Reducing churn and retaining top healthcare talent are crucial to improving patient and resident outcomes and organizational profitability. One way to keep your best employees longer is investing in a learning and development strategy. After all, employees who feel their development is supported by their employers are 21 percent more likely to keep working for you, according to CultureAmp data.

“Providing opportunities for continued learning is key to having employees feel like they are valued and an important part of an organization where success comes through their continued development,” explains Sandra Mohr, Dean of Academic Resources and Administration at the New England College of Optometry. “As the world is changing quickly, it also encourages relevance and [adaptation] to changes in a position or career.”

Not only will a strong learning and development strategy keep your employees happy and continuously engaged, it may also drive down the costs of talent acquisition as you’re more likely to promote from within than recruit external talent.

“The labor market, particularly in healthcare, is so tight right now and recruiters are overwhelmed with positions they need to fill,” says Matt McGuire, Lead Product Manager for HealthcareSource. “It’s very expensive to fill the gaps left by regular employees once you become reliant on overtime or contract staff. It just makes sense to keep investing in the talent you have today.”

You can implement your own learning and development strategy for retention by leveraging the following advice:

Provide a Broad Spectrum of Learning Opportunities

“Thinking of L&D training as just ‘check the box’ compliance training doesn’t increase employee engagement or retention,” Burt Dillenbeck, Senior Manager, Learning Operations for HealthcareSource notes. “L&D needs to make use of all types of training to ensure workers are meeting the legal requirements for employment and receiving both on-the-job training and opportunities for growth.”

It’s just as important for employees to develop their clinical skills as it is for them to become fluent in soft skills like effective communication, conflict resolution, and emotional intelligence. Ensuring your learning and development program covers a variety of trainings will help your employees become more well-rounded and successful in their careers.

Offer Employees Personalized Learning Plans

Allowing your employees to choose their own development paths is empowering and allows them to exercise their autonomy and realize their career goals. However, it’s also a good idea for managers to use their performance appraisals to inform learning plans. For instance, if a manager decides that an employee needs to develop stronger communication skills, then he or she might set up a learning plan dedicated to communication. Developing specific learning paths, comprised of specific courses, allows employees to master skills quickly through a focused curriculum.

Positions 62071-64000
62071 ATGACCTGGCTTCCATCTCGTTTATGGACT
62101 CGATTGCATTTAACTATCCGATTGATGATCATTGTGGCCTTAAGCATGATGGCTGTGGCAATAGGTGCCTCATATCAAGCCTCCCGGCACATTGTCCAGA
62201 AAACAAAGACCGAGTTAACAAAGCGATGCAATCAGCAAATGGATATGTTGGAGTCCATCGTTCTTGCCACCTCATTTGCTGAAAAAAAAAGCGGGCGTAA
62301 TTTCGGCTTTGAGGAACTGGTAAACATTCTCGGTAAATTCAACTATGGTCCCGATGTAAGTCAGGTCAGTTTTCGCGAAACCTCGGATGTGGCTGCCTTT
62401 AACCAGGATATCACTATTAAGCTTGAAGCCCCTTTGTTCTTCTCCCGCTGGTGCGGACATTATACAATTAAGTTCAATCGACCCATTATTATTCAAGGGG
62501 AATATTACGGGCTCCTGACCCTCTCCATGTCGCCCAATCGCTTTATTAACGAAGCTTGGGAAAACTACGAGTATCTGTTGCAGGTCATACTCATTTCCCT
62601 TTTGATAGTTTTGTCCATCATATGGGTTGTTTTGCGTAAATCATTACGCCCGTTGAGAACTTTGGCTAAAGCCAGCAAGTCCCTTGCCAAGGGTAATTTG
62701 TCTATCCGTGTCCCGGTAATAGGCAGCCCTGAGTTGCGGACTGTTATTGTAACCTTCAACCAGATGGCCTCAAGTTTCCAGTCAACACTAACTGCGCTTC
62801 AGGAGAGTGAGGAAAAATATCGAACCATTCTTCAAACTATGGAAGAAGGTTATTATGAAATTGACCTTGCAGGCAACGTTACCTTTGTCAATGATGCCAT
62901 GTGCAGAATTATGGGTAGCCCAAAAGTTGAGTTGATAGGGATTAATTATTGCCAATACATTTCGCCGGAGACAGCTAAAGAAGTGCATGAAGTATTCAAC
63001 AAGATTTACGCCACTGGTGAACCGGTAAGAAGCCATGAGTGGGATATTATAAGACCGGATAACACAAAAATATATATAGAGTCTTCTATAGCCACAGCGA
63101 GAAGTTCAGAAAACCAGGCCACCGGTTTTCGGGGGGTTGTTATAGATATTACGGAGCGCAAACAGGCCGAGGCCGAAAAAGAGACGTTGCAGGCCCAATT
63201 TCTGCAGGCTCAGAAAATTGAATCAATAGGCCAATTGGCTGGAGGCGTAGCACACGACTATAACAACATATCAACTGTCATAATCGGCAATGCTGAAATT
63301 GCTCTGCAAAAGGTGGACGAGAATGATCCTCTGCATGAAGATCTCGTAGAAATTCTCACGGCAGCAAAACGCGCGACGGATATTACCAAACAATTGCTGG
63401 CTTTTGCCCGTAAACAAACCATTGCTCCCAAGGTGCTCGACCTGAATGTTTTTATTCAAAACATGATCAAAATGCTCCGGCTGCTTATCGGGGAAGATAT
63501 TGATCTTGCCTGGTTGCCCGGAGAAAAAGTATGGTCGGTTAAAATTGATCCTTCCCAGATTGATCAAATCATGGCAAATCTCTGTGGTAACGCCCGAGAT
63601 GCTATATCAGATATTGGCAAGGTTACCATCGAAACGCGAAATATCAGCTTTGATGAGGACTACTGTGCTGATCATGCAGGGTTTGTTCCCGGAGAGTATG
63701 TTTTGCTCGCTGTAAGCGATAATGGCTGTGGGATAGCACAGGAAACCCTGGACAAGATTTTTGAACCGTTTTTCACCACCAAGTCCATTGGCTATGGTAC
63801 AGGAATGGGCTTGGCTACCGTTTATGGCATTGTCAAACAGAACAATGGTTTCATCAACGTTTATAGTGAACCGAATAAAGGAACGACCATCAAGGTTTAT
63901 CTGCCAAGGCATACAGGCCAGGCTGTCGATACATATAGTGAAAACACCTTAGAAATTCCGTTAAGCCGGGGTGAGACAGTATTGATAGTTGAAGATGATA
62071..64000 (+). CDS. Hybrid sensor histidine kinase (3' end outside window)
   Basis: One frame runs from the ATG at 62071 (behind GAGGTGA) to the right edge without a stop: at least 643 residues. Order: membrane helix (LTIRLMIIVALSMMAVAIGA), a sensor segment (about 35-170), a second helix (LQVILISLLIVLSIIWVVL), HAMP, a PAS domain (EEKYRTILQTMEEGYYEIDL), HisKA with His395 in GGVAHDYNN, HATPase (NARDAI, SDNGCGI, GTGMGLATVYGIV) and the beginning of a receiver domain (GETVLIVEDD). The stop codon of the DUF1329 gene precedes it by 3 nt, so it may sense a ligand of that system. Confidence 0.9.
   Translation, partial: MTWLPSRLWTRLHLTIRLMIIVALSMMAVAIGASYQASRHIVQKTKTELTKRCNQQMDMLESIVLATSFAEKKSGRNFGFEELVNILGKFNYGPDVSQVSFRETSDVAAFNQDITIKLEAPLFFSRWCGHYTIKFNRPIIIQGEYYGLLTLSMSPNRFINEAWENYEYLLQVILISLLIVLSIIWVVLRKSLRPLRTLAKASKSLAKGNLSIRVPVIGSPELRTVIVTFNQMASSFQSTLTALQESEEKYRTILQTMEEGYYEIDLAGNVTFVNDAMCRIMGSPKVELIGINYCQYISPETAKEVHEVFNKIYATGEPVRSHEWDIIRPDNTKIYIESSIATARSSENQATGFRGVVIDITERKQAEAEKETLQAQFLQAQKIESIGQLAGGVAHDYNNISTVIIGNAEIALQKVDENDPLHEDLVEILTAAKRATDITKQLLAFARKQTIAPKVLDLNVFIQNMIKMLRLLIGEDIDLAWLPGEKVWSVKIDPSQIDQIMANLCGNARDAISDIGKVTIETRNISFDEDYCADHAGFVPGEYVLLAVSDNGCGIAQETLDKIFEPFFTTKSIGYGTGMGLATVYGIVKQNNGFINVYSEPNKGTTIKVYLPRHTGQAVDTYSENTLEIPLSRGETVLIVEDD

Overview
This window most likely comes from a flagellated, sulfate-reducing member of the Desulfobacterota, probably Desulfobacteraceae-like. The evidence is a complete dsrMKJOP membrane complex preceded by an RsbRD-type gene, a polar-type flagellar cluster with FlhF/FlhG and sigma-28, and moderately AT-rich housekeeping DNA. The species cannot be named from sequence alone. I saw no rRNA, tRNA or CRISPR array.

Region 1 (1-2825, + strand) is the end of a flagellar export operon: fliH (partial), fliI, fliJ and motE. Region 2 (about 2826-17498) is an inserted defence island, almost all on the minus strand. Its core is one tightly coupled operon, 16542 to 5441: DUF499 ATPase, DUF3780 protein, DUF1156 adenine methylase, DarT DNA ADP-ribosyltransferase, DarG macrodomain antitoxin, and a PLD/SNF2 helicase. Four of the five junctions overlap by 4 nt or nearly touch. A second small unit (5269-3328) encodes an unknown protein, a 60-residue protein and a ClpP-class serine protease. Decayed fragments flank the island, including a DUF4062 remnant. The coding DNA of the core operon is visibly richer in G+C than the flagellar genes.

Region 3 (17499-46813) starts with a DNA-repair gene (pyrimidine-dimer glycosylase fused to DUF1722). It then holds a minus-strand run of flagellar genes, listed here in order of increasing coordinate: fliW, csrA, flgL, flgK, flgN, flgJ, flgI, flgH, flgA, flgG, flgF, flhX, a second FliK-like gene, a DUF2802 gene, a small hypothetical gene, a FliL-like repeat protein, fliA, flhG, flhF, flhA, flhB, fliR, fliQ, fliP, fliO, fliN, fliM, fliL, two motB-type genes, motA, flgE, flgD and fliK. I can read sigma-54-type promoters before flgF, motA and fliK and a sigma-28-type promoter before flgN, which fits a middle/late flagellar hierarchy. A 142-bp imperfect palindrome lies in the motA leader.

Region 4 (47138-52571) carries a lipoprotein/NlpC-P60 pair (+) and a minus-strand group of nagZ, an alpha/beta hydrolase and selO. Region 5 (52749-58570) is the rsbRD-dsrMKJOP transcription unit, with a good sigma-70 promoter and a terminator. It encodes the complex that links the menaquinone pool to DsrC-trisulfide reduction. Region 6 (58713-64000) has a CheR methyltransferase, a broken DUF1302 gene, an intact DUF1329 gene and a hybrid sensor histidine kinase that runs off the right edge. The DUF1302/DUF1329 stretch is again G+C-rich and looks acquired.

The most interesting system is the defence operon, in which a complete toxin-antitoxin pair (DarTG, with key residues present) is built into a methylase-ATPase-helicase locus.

Create a Learning and Development Strategy that Supports Employees’ Goals

Even if you develop a specific learning path for your employee based on gaps in their skillsets, it’s still important that you understand and support their personal goals. Sit down with your direct reports and understand what they want to achieve and encourage them to take on the learning that is required to accomplish that goal.

“Making sure that your development strategy aligns with the learner’s goals shows them that you’re equally invested in helping them achieve those goals, you value their talent, and want to see them grow,” McGuire says. “It sends a strong message that they can count on you to help them get to the next step in their career.”

Develop Leaders Early Through Actionable Learning

Training doesn’t stick if it isn’t applied as soon as possible after the learning experience. Ensure educational opportunities provide actionable takeaways that support employees’ daily work and form a foundation for future achievement. In doing so, you’ll be able to develop stronger employees you can later consider for leadership roles.

“Building a strong bench of individual contributors and future leaders is going to help drive down the cost of hiring from outside and assimilating someone into the culture,” McGuire says. “Assessing the competencies of individual contributors early in their leadership journey and providing them with additional education to elevate their skills elevates the organization.”

Evaluate and Iterate Your Processes

It’s vital to develop programs that are efficient and effective in achieving goals. “Upon implementation, develop a way to assess if the training opportunities are adequately addressing the goals,” Mohr suggests. “If yes, continue the method. If no, adapt to better align training with goals and needs.”

“Professional development and a culture of ongoing learning are essential for an organization,” Mohr concludes. “Creating a positive and healthy workplace helps develop an organization where people strive to work and grow in their careers.”

Want to learn more about retaining your healthcare workforce? Watch our on-demand webinar “Engage Employees by Investing in Their Performance and Development.”

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Margot Carmichael Lester

About Margot Carmichael Lester

Margot Carmichael Lester is a North Carolina-based freelance business journalist who has been covering healthcare and staffing for more than 20 years. She also writes about moviemaking for the International Cinematographers Guild, specializing in action cinema. Margot co-authored the award-winning teen writing book Be a Better Writer with her husband, Steve Peha. She earned her BA in journalism from the University of North Carolina-Chapel Hill and is a rabid Tar Heel basketball fan.